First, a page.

Patients with pulmonary nontuberculous mycobacterial (NTM) infections were more likely to have previously used inhaled corticosteroids within the previous 6 months compared with patients with other airway diseases, according to study results published in the Annals of the American Thoracic Society.
Use of inhaled corticosteroids, other airways disease medications, and healthcare resources were quantified from medical records of patients with airway disease from the Kaiser Permanente Northern California integrated healthcare delivery system. Data from patients with pulmonary NTM infections (n=549) were then compared with data from a group of case-control patients with airway disease. Mean patient age was 64.1 and 63.3% of patients were women.
Patients with NTM infection were more likely to have used inhaled corticosteroids in the previous 6 months (odds ratio [OR], 2.74; 95% CI, 1.83-4.09; P <.01). The same was true in patients who had used corticosteroids within the last year (adjusted OR, 2.80; 95% CI, 1.79-4.37; P <.01) and 2 years (adjusted OR, 2.51; 95% CI, 1.40-4.49; P <.01). Patients with NTM infection were also more likely to have used the most other medications compared with controls. (36.3% vs 14.2%). Higher levels of healthcare utilization based on ambulatory, emergency department, and hospital visits were also observed.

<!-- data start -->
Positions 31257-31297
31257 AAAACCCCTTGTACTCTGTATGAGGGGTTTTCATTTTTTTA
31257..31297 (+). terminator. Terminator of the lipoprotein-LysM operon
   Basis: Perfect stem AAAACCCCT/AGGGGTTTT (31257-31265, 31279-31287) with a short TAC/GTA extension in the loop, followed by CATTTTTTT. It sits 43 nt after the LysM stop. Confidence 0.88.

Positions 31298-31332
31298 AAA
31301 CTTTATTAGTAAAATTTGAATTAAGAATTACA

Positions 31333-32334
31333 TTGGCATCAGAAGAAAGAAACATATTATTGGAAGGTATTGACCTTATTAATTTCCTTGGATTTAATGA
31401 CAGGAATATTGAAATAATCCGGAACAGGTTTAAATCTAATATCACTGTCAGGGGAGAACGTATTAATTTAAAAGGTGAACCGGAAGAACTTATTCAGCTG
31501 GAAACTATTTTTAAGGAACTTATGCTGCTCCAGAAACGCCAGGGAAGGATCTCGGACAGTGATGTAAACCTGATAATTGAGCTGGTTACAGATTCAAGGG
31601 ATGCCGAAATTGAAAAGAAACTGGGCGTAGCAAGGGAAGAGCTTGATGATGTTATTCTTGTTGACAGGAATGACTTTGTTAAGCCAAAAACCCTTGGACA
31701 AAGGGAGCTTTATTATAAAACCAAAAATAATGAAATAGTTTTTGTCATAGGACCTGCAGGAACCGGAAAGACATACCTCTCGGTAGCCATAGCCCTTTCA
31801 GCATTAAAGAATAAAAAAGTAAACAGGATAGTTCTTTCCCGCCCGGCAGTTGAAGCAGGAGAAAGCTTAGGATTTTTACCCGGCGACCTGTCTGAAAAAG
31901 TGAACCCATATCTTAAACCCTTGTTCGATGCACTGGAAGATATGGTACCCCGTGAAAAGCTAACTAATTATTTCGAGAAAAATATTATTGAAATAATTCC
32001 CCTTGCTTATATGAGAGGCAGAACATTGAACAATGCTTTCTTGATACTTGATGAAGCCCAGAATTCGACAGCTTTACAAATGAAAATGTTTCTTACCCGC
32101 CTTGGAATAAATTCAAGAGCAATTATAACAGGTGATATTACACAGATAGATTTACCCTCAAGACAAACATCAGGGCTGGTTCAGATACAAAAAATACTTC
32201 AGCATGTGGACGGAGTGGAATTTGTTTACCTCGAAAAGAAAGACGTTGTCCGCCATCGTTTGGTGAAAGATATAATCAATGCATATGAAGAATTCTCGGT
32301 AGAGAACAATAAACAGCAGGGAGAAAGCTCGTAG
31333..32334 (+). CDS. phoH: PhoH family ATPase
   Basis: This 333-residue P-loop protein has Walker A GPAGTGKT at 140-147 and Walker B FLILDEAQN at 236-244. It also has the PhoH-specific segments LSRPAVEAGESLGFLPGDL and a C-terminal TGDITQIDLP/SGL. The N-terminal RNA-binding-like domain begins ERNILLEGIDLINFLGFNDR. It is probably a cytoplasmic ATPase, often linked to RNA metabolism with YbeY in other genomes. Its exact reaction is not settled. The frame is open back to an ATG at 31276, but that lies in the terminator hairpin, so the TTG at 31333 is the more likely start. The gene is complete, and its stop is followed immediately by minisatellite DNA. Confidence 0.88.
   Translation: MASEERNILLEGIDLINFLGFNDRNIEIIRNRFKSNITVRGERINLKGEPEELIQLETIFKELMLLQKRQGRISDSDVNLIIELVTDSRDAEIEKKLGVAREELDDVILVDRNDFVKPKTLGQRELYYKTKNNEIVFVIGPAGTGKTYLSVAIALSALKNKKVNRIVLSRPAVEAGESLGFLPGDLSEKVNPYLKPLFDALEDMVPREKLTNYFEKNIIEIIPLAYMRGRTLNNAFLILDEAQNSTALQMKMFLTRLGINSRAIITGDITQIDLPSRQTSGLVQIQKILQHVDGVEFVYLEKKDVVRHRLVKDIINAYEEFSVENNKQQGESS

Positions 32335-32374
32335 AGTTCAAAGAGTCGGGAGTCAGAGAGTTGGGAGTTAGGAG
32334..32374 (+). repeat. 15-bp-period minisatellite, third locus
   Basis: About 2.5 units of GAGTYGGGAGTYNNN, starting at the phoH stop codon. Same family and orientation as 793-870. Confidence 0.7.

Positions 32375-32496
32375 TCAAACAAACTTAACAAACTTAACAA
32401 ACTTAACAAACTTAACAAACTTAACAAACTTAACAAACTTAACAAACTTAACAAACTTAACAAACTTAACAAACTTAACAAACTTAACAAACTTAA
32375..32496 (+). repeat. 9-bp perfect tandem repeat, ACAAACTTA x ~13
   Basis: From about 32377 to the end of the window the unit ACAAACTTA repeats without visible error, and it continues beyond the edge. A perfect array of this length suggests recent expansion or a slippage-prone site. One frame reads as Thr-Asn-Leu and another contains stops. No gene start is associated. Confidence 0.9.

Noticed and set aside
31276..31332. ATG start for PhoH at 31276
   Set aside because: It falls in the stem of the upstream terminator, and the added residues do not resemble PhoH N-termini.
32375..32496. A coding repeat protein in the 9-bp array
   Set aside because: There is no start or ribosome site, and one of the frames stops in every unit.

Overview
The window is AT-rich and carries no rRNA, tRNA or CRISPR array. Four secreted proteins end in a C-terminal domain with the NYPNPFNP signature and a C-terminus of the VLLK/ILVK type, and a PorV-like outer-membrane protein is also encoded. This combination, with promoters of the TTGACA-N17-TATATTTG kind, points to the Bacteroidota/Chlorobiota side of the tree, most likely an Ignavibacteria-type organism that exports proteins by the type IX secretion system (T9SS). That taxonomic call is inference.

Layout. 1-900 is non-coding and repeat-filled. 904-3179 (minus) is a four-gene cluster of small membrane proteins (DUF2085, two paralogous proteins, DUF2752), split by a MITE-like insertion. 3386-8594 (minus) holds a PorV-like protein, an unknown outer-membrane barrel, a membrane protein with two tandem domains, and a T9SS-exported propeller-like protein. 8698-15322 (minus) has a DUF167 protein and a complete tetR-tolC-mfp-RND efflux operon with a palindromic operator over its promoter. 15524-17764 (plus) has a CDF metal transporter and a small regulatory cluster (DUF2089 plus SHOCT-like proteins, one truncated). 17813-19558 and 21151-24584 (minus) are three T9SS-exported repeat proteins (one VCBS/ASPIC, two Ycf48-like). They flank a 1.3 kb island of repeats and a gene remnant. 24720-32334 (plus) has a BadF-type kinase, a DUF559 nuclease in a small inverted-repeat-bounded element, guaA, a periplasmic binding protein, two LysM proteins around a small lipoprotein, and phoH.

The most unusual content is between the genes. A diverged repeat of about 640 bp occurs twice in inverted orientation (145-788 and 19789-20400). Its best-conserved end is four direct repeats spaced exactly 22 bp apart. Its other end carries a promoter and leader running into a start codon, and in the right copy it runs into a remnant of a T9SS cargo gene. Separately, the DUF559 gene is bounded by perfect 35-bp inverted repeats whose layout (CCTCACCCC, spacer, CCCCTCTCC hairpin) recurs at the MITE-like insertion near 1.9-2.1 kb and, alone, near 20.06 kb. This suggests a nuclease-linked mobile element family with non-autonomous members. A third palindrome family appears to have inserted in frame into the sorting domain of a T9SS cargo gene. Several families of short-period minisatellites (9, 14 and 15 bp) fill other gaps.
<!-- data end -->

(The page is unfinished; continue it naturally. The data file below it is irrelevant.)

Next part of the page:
The researchers wrote, “Each month of high-dose [inhaled corticosteroid] use was independently associated with greatly increased odds of developing NTM pulmonary infection, even after adjusting for other airway disease treatments and healthcare utilization metrics.”
They also noted a possible mechanism, suggesting, “Corticosteroids can alter cellular immune function, critically important in host response and defense against pathogens, and this may contribute substantially to risk of pulmonary infections, including NTM infection.”
Liu V, Winthrop K, Lu Y, Sharifi H, Nasiri H, Ruoss SJ. Association between inhaled corticosteroid use and pulmonary nontuberculous mycobacterial infection. Ann Am Thorac Soc. 2018;15(10):1169-1176.